'The object of the section is to enable the Court to direct the property to be given to the person to whom it belongs, or to allow it to continue in the possession of the person in whose possession it was found. Criminal Courts are not expected to try civil cases. The section merely purports to provide a summary method for having the status quo ante. An order under this section does not decide the question of ownership of the property but merely decides the right to possession and the ownership is to be determined in the Civil Court'.
In a decision of the Patna High Court in Hari'har Singh v. Nilakanth Singh, AIR 1957 Pat 685 their Lordships accepted with approval the Madras High Court view in the following manner:
'It is observed in that case ILR 1950 Mad 916 = AIR 1927 Mad 797 that where the title to seized property is doubtful, it should be returned to the person from whom it was seized, unless there are special circumstances which would render such a course unjustifiable.'
The same view has been expressed by their Lordships of the Andhra Pradesh High Court in Padma Chandriah v. Pamj-womi, AIR 1960 Andh Pra 122 which is as follows:
'In such cases the proper procedure would be to adopt the normal course of returning the articles to the person from whom they were taken'.'
From all these decisions it is evident that Section 517 of the Code of Criminal Procedure merely purports to provide a summary method for maintaining the status quo ante, unless of course there are special circumstances which will render such a course unjustifiable.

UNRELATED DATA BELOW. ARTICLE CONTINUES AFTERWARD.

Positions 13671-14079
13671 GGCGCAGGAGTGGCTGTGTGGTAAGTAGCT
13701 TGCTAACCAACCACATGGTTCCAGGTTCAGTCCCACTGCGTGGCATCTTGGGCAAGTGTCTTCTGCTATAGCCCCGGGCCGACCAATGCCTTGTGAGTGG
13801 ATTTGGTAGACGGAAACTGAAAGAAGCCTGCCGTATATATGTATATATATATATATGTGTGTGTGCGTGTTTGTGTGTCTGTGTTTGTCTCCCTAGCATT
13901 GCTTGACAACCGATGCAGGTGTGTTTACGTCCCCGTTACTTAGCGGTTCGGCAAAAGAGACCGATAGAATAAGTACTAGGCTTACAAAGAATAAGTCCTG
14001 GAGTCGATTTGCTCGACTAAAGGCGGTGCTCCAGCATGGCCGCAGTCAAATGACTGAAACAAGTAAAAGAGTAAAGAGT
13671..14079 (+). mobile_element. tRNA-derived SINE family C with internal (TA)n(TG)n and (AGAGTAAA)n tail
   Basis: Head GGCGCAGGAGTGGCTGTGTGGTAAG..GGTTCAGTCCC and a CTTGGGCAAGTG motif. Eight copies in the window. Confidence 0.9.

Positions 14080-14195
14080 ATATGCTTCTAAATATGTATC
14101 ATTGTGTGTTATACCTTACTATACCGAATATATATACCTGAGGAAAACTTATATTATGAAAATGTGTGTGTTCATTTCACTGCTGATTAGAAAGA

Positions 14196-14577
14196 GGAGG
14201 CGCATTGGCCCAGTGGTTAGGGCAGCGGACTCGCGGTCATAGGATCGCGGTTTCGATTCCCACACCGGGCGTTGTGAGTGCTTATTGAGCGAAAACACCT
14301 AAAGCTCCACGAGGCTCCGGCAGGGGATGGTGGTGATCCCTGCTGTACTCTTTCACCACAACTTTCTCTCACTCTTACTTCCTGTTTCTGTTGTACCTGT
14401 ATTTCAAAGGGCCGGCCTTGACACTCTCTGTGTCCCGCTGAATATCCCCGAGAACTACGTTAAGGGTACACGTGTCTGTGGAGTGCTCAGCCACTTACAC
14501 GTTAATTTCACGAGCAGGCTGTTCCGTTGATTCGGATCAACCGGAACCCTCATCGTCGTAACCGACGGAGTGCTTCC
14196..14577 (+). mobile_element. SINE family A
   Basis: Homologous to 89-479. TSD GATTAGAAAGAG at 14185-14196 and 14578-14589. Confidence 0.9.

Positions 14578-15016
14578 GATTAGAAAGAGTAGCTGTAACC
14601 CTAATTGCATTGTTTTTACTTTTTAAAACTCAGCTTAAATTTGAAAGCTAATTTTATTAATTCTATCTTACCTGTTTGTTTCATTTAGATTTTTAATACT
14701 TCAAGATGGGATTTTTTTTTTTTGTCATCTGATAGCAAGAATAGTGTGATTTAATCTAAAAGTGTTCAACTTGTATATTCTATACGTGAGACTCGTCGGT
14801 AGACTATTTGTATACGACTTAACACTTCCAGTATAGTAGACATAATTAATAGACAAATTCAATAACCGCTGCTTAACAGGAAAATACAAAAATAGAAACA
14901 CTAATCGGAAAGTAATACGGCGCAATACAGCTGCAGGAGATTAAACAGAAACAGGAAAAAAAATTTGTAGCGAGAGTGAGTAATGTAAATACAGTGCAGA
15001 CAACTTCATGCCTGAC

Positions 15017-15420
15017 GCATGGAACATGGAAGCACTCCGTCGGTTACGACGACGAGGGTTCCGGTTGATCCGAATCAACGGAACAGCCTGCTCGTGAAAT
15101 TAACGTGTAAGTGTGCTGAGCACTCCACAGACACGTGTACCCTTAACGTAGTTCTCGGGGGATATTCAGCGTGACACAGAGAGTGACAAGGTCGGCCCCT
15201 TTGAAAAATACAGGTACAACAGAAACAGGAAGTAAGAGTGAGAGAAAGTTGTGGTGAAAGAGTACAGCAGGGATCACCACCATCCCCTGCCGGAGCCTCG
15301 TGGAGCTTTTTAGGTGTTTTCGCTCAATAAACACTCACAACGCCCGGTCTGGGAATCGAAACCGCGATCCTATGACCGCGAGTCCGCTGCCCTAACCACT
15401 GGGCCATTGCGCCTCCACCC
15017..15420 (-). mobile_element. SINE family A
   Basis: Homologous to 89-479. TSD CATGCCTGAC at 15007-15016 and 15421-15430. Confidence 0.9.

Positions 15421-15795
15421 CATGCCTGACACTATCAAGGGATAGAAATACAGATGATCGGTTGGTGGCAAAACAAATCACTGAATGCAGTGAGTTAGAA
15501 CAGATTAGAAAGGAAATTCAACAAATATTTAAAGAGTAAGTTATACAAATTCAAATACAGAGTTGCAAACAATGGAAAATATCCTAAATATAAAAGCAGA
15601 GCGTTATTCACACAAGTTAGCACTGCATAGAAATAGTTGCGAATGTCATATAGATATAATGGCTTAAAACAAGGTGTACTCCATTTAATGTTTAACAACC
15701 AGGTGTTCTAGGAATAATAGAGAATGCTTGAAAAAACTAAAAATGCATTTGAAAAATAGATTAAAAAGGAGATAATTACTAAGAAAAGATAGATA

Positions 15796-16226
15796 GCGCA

6. The idol in this case has been with the petitioners since some time past, and such possession, in the context of the findings of the court below as discussed above, is not without any basis or right. This being so, the deity with the ornaments and articles belonging to him should be allowed to remain in possession of the petitioner. The rival claims of the opposite party to the ownership and possession of the deity, as has been held in the cases cited above, cannot be decided in this case, and therefore if he has any such right, he may seek his relief in a proper court of law.
7. In this view of the matter, the order passed by the court below directing the petitioners to hand over physical possession of the idol of Sri Chandrasekhar Mahaprabhu along with his ornaments, clothings, seat etc. available with the petitioners, in favour of the complainant is hereby set aside, and the revision is accordingly allowed.